Guide to Starting Solids, Part 3: How to Raise Adventurous Eaters

  • Copy By: Shira Sussi MS, RD, CDN
  • Feature Image By: @loree.1

Here’s the thing no one really talks about when it comes to this milestone: some babies are very slow to warm up to eating food, and raising good eaters requires a lot of dedication and a whole lot of patience.

Just because your baby meets all signs of readiness to start solid foods doesn’t mean they’ll show interest in food placed in front of them – sometimes even for several months. This can feel incredibly discouraging. To us, eating is second nature and food, for the most part, is downright delicious.

But at six months of age, babies are still developing feeding skills, like how to open their mouth to let food in, move their tongue back and forth and from side to side, and chew. They’re also being introduced to new flavors and textures for the first time.

So, before you feel defeated, here are some simple ways you can help your baby learn to love eating flavorful foods – perhaps even as much as you do.

ICYMI: Catch up on the other parts our Guide to Starting Solids – What to Know about Introducing Baby’s First Bites and How to Handle Adverse Reactions to Food and Feeding.


Make mealtimes fun

Mealtimes should be relaxing and no-pressure family time. Make it a time where you enjoy talking and laughing with your baby.

Introducing new foods can feel stressful, especially if your baby shows no interest in trying it day after day. But if your baby starts to look forward to meal time as a non-threatening, enjoyable experience, they’ll be more open to trying something new when they are ready.


Be a good role model

Babies learn from watching our behaviors, and modeling healthy eating is no exception. Try to eat together as a family or, if this isn’t possible, make yourself a small plate and sit down with your baby during mealtimes.

Emptying the dishwasher can wait, as can all those texts and emails you need to respond to. If your baby is watching you enjoy eating, they are more likely to do the same.



Add spices

If the goal is to eventually have your baby eat the foods you eat, he or she needs to get accustomed to the spices you typically use in your cooking. Introducing spices early on exposes your baby to a wealth of new tastes and sets them up to be adventurous, healthy eaters later in life. Research actually shows that taste preferences begin in the womb as flavors are passed from a mom’s diet to amniotic fluid, through human milk in breastfeeding, and expand once baby is introduced to solid foods. Spices also have a variety of health benefits and reduce the need for salt – a seasoning you don’t want to overuse early on.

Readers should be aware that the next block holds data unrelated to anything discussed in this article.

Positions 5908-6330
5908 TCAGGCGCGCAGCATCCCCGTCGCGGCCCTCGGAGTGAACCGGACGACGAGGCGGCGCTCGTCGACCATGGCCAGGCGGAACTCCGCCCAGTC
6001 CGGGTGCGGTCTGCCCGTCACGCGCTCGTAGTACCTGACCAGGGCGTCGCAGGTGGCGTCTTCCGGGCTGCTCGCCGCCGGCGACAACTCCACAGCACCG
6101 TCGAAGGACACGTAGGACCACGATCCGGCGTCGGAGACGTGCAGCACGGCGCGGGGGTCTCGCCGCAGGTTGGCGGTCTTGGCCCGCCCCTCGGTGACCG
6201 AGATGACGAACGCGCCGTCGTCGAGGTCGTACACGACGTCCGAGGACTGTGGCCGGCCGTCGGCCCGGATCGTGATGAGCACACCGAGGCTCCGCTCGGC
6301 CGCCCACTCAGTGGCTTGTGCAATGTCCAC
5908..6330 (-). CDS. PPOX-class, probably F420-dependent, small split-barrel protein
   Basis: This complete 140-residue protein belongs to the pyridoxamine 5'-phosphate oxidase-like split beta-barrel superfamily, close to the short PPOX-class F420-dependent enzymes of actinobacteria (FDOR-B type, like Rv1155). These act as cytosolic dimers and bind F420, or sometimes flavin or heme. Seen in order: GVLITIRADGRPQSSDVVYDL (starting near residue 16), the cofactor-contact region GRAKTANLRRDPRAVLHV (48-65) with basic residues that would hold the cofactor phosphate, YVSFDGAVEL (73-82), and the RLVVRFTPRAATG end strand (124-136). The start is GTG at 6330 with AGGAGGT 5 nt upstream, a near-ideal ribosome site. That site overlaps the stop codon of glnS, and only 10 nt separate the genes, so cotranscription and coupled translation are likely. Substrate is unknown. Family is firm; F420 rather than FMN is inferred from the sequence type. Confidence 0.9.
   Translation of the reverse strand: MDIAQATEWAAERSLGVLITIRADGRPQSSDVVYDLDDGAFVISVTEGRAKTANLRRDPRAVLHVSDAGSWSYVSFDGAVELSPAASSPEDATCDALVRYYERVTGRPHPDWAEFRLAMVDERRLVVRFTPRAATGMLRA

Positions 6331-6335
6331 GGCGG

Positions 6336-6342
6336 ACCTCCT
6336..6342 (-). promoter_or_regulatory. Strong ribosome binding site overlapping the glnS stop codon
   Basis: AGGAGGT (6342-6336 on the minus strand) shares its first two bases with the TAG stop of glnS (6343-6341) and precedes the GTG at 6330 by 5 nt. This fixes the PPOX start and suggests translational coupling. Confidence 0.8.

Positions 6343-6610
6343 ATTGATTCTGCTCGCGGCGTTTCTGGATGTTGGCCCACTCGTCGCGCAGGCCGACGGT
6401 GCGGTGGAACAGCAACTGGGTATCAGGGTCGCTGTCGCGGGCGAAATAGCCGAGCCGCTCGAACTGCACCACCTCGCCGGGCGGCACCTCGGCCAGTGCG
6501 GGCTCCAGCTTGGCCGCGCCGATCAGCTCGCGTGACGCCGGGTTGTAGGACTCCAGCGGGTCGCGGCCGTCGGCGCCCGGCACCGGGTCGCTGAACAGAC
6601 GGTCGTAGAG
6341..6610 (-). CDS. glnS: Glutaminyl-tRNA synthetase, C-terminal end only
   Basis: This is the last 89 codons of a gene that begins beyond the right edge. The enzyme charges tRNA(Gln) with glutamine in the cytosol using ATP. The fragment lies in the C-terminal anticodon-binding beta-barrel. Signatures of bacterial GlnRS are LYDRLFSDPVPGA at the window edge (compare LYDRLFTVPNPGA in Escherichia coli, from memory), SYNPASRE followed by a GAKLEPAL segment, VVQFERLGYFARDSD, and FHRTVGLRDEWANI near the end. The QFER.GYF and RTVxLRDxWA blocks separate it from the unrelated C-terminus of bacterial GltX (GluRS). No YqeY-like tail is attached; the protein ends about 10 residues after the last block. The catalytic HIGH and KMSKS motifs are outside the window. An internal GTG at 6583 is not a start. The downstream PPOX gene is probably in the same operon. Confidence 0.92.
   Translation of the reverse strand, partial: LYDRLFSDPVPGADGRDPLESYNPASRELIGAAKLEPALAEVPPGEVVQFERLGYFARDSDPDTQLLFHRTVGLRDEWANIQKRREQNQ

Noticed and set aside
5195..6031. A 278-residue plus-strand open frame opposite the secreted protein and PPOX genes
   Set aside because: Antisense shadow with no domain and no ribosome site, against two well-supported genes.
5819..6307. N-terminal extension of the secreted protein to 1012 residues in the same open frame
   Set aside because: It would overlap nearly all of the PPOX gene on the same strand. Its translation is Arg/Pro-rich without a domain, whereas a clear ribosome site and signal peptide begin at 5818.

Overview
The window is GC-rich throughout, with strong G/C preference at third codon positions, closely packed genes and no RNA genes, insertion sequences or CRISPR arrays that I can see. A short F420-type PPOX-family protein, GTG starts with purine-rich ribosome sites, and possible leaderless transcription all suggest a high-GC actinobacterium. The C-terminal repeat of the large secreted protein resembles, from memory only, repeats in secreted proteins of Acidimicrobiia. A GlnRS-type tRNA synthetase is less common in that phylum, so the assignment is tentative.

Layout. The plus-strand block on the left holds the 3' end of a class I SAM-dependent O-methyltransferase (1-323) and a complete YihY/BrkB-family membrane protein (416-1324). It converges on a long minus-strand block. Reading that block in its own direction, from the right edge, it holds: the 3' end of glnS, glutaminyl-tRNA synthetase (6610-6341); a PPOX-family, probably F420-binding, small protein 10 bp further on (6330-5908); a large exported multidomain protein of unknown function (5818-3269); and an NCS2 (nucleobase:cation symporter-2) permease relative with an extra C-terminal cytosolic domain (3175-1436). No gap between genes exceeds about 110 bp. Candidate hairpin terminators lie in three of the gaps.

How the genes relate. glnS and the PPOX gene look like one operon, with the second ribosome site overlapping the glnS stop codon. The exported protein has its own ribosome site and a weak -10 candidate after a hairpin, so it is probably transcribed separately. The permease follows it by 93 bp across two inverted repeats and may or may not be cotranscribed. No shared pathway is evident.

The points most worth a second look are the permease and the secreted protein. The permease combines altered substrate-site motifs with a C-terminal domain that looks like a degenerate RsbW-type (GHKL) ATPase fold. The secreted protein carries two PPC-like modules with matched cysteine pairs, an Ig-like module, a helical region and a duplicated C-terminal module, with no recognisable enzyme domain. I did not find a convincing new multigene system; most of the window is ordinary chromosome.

Start with aromatic spices like cinnamon, nutmeg, cumin, and ginger, which pair well with oatmeal, vegetables, or fruits. Thoroughly cook the spices before giving to baby to ensure you’ve killed off any bacterial contaminants. For adding additional flavor to pre-packaged purees, you can dry roast a spice for 1-2 minutes over medium heat before mixing it in. Fresh herbs, like adding rosemary to steam carrots or garlic cloves to roasted broccoli, also make tasty pairings.

Steer clear of excessive salt, hot peppers, and spicy condiments, which can irritate a baby’s taste buds and, if overused, trigger pain receptors in the brain.


Be neutral

The best reaction is no reaction at all.

We know this sounds harsh, but continually commenting on baby’s eating habits can be misinterpreted as passing judgment on what and how much he or she is eating. Long-term, this can discourage mindful eating and enable picky eating behaviors.

After seeing your baby finally try broccoli on the 21st attempt, it’s hard not to jump with joy and express excitement. This will happen, and it’s okay, but on a day-to-day basis, try to encourage adventurous eating rather than comment on it. And make mealtime dialogue less about how much, or how little, they are eating.


Offer a variety

Babies taste buds are still immature before nine months, so use this window to expose them to many different foods.

By providing a mix of foods, textures, and colors, you’re creating the foundation for a balanced plate and optimizing their intake of different nutrients found in a varied, colorful diet. Try prepping different kinds of root veggies, yellow or red beets, and all the shades of peppers.

Reference a list of fruits, vegetables, and proteins (there are over twenty varieties of beans alone!), and use it to plan colorful, unique meals.



Set realistic expectations

Like most things in motherhood, navigating the transition to solid foods is hard.

It’s easy to feel like you’re doing something wrong when meal after meal your baby continues to show little interest in eating or throws half the food you’ve prepared on the floor. Nicole Silber, registered dietitian and pediatric nutritionist in New York City says: “Not all babies love food at first sight or bite. It’s important to remember that every baby develops on his own pace, so let baby guide the feeding conversation and not force it if he or she isn’t ready.” 

Remember breastmilk or formula continues to provide all the nutrients for your baby’s growth and development during their first year – food is an added bonus for sensory exploration and exposure.

Practice patience – in the first few years, you will likely spend more time feeding your baby than any other interaction, so you might as well embrace the chaotic, messy journey. Be prepared for baby’s appetite to ebb and flow, and trust that if your baby is hungry, they will eat.

Know your frustration and struggles are likely shared. Lean on your motherhood tribe for meal inspiration and support.